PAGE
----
Force Projection, Soft Power, and the Fungibility of Military Power

The USS George Washington

The USS George Washington

In the aftermath of the devastation wrought by Typhoon Haiyan in the Philippines, the United States announced that the aircraft carrier USS George Washington and two escort destroyers have arrived in the Philippines to assist in the relief effort. According to a statement by the White House, the George Washington will provide support for search-and-rescue operations and will assist in the transportation of relief supplies. The British government similarly announced that the aircraft carrier HMS Illustrious will be sent to aid in the relief effort.

The use of the military in such relief effort raises some interesting questions about the fungibility of power in foreign policy. Traditionally, a strong military—particularly a powerful blue water navy like that of the United States—was primarily a vehicle for force projection. That is, a strong navy allows the United States to respond to crises and assert itself around the world. The changing nature of international conflict, however, has caused some policy makers to debate the need for restructuring the US military. A greater reliance on force projection through the use of drone aircraft and missile strikes, for example, have allowed the United States to pursue an aggressive stance against suspected terrorists around the world with relatively little risk to American soldiers. But the crisis in the Philippines suggests that some military assets have greater fungability; that is, they can be used to address a wider variety of issues than just national defense and security.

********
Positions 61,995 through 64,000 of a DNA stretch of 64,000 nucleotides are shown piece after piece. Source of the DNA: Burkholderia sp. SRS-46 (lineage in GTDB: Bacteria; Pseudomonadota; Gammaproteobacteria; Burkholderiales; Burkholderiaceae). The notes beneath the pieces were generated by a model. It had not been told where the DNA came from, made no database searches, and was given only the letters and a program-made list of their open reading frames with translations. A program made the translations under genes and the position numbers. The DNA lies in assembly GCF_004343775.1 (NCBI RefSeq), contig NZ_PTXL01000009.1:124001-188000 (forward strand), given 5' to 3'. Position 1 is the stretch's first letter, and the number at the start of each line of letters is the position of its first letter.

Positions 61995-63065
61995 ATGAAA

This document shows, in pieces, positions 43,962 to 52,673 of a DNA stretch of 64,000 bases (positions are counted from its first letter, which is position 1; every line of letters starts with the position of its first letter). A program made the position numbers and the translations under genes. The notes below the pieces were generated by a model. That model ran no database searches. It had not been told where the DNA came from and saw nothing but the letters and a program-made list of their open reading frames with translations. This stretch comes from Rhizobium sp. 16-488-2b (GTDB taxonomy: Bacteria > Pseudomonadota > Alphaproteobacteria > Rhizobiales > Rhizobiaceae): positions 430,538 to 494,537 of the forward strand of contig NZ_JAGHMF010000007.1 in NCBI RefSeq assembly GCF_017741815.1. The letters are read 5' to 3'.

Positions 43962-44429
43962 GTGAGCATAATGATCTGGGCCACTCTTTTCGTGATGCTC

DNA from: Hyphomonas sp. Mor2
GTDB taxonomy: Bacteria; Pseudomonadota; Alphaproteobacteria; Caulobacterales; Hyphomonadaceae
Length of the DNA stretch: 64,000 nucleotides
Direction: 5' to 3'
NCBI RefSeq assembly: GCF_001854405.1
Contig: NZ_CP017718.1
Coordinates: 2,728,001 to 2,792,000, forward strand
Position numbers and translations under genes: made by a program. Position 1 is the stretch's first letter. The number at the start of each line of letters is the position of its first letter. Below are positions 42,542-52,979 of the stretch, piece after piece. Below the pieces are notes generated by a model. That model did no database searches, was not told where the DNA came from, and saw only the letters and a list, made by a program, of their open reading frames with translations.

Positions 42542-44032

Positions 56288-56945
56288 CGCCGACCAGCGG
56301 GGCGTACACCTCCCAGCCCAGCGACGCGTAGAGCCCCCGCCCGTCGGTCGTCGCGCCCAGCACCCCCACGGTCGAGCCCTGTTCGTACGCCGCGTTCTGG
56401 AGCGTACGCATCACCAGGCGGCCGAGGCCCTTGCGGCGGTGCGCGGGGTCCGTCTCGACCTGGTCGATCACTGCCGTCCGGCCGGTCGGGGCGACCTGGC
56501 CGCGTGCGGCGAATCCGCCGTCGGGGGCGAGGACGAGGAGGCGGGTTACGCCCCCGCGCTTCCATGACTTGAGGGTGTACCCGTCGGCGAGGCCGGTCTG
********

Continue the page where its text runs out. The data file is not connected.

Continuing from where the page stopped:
Does the crisis in the Philippines suggest that the extensive reliance on drones as the central component of US military policy should be rethought? What does it suggest about the nature of power and the dynamics of US foreign policy?

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